ME: The romance between Ben and Cate seems to be moving in the right direction, so I’ll ask about Cate alone. She seems to be getting more comfortable in her role as psychic psychologist. Will she continue to take chances with her own mental health through overuse of her abilities?
AE: Like Ben, Cate is a pretty consistent character, although she does a lot of growing and learning throughout the series. One of her traits—and the source of quite a few of her conflicts with Ben—is her willingness to put herself in jeopardy to help others. This is a very basic part of who she is, and I don’t see it disappearing. However, she may be motivated to take better care of herself now that she sees more hope for her future. Also, now that she’s in a relationship with Ben, she is beginning to consider how her decisions might affect him—particularly decisions that might be to her detriment. It’s a balance that she may always be struggling to perfect, but as she learns more about her abilities and how to protect herself, it should get easier.
ME: I understand the next, and possibly last book in the series is being written right now? May I get a brief synopsis or quote to tantalize my readers?
AE: Well, that’s a bit tricky—the book is still in edits, so it’s not certain at this point exactly what will stay and what will go! But I can tell you that the MacGregor Group faces a serious existential threat, and the development of the relationship between Ben and Cate, along with the ability of the Group to work successfully as a team, are crucial to the outcome. For this book, I enjoyed placing these characters in an entirely different setting, as well; rather than their usual urban environments, they spend most of their time at a sporting resort on a remote lake. Also, several threads from the first two books that were left hanging, or that seemed to be unrelated, come together in this installment in unexpected ways. This third book is called All the Light There Is, and it will come out in Spring/Summer 2017. I’m can’t wait to share it with readers!
ME: I appreciate the opportunity to ask you these questions! Paranormal is one of my favorite genre’s, and your books take a very fresh, unique path within that genre. I am looking forward to seeing Cate and Ben’s story continue next year.
AE: Deborah, I’m delighted to be able to talk with you, and I’m thrilled that you are enjoying the series. Thank you so much again for having me!
All the Broken Places and All the Wounds in Shadow are available now from Diversion Books.
Previously, I had reviewed this author’s book, The Invisible Library, and loved it! (Click the title for the review) I was fortunate to have been given the chance to interview the author, Genevieve Cogman about the book, and it’s release June 14, 2016 in the United States.
Hi Genevieve, thank you so much for taking the time to answer a few questions for your readers.
ME: I see that we have the love of fantasy in common! Your bio states that you grew up reading Tolkien, as did many of us, and I definitely see his influence in The Invisible Library, in the characters Silver and Kai. Your love for Sherlock Holmes was also referenced in this book. Did any other influences from your childhood reading surprise you while writing this book? Continue reading “An Interview with Genevieve Cogman author of The Invisible Library”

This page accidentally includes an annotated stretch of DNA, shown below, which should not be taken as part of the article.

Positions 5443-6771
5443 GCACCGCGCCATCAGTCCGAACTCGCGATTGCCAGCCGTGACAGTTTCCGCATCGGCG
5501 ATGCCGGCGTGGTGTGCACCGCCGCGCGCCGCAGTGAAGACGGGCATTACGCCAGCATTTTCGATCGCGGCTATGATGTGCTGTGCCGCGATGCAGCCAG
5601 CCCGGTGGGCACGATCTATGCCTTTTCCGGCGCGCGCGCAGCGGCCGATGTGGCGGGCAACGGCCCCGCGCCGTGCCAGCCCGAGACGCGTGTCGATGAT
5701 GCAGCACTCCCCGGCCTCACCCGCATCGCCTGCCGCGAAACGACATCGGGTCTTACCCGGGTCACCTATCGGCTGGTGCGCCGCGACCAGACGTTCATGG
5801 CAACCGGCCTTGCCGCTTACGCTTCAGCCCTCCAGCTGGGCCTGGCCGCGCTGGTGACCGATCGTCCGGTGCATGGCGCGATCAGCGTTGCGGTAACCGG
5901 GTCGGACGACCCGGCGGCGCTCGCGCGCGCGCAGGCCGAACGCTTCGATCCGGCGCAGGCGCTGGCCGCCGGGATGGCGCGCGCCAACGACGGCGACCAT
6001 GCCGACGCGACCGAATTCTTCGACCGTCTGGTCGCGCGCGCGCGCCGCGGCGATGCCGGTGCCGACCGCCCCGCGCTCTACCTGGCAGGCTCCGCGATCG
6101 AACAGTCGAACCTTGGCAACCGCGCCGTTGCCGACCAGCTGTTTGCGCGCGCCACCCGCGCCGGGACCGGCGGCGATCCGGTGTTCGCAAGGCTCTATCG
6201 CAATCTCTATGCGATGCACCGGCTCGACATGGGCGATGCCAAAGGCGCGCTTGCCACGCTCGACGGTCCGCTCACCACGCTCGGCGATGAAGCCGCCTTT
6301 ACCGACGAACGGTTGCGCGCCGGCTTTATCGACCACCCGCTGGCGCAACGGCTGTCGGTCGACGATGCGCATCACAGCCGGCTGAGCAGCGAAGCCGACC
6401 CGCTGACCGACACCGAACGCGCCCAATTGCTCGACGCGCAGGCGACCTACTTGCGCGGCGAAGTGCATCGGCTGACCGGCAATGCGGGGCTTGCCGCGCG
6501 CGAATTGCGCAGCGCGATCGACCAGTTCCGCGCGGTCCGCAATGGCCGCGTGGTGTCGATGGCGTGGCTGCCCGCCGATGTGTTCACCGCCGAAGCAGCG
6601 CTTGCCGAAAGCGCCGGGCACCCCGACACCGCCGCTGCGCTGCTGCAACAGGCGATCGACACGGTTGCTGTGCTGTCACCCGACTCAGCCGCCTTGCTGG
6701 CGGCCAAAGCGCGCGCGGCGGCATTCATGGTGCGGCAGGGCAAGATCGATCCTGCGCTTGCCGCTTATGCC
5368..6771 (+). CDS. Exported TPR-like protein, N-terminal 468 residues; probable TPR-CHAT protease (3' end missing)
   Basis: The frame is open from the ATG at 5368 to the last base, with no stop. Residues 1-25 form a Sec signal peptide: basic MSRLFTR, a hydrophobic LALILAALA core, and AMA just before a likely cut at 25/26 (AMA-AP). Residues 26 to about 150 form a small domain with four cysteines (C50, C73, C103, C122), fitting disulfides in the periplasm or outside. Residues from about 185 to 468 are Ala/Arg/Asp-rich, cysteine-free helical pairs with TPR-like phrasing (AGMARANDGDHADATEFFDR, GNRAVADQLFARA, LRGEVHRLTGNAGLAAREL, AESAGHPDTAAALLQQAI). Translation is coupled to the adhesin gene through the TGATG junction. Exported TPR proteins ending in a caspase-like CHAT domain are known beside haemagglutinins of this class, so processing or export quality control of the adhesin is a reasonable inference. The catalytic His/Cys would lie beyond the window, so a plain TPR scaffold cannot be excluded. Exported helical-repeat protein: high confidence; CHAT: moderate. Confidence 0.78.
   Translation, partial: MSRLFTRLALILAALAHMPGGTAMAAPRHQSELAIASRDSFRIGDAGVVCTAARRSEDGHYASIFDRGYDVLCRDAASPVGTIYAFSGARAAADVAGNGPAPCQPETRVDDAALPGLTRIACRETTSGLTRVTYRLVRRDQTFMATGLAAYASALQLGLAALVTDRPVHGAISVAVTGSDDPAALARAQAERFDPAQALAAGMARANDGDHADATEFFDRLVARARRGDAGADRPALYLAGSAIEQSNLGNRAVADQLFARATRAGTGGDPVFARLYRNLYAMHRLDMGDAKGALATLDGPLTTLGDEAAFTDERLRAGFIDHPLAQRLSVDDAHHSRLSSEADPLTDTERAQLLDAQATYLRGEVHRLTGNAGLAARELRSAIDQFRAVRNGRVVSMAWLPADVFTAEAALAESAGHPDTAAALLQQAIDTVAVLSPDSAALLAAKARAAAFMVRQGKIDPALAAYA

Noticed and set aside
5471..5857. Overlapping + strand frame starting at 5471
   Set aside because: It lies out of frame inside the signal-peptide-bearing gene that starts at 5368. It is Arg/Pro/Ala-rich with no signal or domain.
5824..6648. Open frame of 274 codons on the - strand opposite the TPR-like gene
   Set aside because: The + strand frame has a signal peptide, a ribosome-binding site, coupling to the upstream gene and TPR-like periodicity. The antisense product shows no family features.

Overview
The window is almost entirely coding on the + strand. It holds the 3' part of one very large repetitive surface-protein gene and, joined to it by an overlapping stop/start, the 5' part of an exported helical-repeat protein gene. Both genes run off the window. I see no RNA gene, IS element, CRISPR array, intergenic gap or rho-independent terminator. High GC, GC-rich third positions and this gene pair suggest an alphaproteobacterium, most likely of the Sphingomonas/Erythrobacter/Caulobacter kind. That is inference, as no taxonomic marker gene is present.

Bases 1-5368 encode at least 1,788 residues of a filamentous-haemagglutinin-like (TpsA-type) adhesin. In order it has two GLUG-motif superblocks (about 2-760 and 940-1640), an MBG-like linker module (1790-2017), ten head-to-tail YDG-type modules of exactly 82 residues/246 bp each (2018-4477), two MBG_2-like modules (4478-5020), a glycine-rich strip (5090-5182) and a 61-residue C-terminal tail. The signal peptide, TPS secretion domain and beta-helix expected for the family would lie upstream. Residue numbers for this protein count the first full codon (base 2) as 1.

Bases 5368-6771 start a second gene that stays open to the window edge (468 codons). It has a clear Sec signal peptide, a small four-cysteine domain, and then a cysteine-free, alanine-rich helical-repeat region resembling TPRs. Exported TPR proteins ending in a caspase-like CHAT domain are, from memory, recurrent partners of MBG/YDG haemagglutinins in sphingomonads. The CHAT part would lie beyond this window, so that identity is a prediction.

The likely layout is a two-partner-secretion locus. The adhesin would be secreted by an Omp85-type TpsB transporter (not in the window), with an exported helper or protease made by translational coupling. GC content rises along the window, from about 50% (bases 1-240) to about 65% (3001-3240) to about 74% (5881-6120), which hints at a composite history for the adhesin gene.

I am very excited to have had the chance to interview the author of Eliza Waite, a book that I had previously reviewed and enjoyed. Click here to read my review of Eliza Waite.
Me: Hi Ms. Sweeney, thank you so much for giving me the opportunity to interview you about the release of your new novel Eliza Waite. When I read your bio on your website, ashleyesweeney.com, I was not surprised that you had a journalism background because of how descriptive you wrote Eliza’s journey. That must have taken an incredible amount of research. How long did it take you to prepare yourself to write about Eliza and her life in three such disparate settings? Continue reading “Interview : Ashley E Sweeney author of Eliza Waite”
ME: You both have successful careers as authors in a different genre, romance. Where and how did the idea come up to make the leap and collaborate on a historical fiction novel, and how was Patsy Jefferson chosen as the subject matter?
SD/LK: This novel, which explores the life and times of Martha “Patsy” Jefferson Randolph, the eldest daughter of our third president, was years in the making. It started one night when we were having dinner together and discovered a mutual interest in American history. Over burgers at a writing conference, we wondered what Jefferson was like as a father, not just a founding father.
At the time, Laura was a history of professor by day teaching senior seminars on Jefferson at the U.S. Naval Academy as well as a romance author by night, whereas Stephanie split her writing time between romance and historical fiction. We got the crazy brainchild to combine our experiences in co-authoring a book about Jefferson’s eldest daughter, and immediately raced back to the hotel room to research. Frankly, we had no idea the journey we were about to embark upon. We didn’t know that it would take five years, three agents, eighteen thousand letters and a road trip to get this book out.
But we did know, right from that very first night, that we had stumbled upon a great untold American story.